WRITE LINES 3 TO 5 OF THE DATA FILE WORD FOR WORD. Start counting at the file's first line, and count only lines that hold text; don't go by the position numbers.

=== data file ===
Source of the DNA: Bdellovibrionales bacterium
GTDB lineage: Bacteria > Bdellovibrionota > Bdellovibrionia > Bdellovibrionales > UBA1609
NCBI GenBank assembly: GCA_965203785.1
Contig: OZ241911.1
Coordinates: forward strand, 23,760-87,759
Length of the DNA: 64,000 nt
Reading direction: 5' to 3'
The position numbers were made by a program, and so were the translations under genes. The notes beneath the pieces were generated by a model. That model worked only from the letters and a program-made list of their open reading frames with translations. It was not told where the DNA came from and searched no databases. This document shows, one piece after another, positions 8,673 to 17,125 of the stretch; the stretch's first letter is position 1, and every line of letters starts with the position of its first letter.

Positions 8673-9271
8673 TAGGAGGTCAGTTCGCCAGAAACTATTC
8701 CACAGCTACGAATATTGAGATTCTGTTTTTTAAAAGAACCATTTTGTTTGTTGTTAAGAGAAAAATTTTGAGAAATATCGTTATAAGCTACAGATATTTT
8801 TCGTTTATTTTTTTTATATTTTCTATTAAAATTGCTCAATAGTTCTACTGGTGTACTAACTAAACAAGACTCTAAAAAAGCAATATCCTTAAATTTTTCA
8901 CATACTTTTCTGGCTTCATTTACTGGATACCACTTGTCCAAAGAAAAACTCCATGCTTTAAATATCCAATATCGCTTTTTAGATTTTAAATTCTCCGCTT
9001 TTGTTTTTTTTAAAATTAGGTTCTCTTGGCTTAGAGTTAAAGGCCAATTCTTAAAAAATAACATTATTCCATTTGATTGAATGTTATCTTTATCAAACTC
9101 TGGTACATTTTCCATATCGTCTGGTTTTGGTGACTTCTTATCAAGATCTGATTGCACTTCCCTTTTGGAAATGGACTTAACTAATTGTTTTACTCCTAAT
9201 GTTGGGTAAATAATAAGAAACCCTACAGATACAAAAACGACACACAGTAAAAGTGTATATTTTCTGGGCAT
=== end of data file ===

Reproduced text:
NCBI GenBank assembly: GCA_965203785.1
Contig: OZ241911.1
Coordinates: forward strand, 23,760-87,759